Using SWDM to Extend the Useful Life of the Data Center Fiber Infrastructure
Today’s large data centers are primarily architected around 10 Gigabit Ethernet. Indeed, the 10GE has become the “unit of granularity” for interconnections between switches, routers, and server NICs. For this reason, 10G SFP+ has become the dominant form factor and duplex LC-connectorized multimode fiber (MMF) has become the fiber infrastructure of choice.
A typical fiber connection traverses multiple connector-changing cassettes and patch panels. Individual duplex LC connections are usually aggregated into ribbon trunk fibers in these cassettes, as illustrated in Figure 2.
As the need for higher bandwidths in data center interconnections has intensified, a popular solution has been the use of parallel optics. These transceiver modules combine multiple 10G signals paths into one unified 40G or 100G module. This has led to the increasing popularity of the QSFP+, CXP, and CFP/CFP2/CFP4 form factors.
When data centers wish to migrate from 10G to 40G, they must therefore make costly changes to their fiber infrastructure:
- Replace the duplex LC patch cords with octal MPO patch cords
- Quadruple the amount of trunk fiber
This deployment of 40G QSFP+ SR4 began in high volume in early 2013 for cloud data centers, but many large enterprise data centers are just beginning this transition, and they are finding the upgrade fiber costs to be significant. Not only are MPO patch cords much more costly than duplex LC, and of course the trunk fiber costs are quadrupled, but there is also a significant operational expenditure involved in the physical deployment of this new fiber.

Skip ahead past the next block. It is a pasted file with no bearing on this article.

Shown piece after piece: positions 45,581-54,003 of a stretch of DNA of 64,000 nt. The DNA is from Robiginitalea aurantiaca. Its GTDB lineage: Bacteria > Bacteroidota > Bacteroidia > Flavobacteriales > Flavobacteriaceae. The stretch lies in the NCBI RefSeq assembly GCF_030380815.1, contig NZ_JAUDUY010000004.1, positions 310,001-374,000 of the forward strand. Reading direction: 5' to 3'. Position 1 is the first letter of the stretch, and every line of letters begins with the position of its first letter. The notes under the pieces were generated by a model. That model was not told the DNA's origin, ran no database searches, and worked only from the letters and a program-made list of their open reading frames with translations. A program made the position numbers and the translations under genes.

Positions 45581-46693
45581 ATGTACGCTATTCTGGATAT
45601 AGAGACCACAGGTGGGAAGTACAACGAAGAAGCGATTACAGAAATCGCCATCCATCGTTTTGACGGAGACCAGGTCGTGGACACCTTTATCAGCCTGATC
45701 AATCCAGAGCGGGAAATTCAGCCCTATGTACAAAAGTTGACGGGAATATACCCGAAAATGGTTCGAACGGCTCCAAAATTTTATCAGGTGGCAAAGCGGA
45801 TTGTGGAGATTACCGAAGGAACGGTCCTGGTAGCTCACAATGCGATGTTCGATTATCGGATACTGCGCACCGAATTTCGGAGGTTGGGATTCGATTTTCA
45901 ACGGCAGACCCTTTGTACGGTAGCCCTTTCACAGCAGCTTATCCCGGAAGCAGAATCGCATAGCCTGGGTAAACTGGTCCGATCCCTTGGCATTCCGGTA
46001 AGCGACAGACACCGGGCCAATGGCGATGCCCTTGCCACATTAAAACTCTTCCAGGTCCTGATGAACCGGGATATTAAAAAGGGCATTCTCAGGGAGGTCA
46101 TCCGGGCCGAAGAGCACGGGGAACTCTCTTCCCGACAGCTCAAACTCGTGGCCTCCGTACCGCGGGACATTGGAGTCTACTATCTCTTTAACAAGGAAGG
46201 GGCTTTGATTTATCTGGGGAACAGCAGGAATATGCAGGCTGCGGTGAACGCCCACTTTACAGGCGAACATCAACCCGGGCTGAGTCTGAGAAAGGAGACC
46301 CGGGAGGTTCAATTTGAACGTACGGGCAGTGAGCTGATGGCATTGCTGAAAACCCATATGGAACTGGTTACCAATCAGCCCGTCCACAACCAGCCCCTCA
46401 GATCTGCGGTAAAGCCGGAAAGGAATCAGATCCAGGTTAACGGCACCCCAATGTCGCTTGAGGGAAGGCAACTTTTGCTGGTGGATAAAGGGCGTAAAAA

SWDM allows upgrades to 40G (and to 100G) to be much simpler, because it can utilize the exact same fiber infrastructure already deployed for 10G SFP+. The optical modules have only duplex LC ports, and those ports carry the entire 40G data stream (and in the future, 100G).
SWDM technology therefore allows data center operators to upgrade from existing 10G links to 40G and 100G without paying the CapEx or OpEx associated with upgrading the fiber infrastructure. When the network gear is upgraded, SWDM modules can be plugged into standard QSFP slots, and the duplex MMF fiber formerly used for 10G SFP+ connections can be re-used.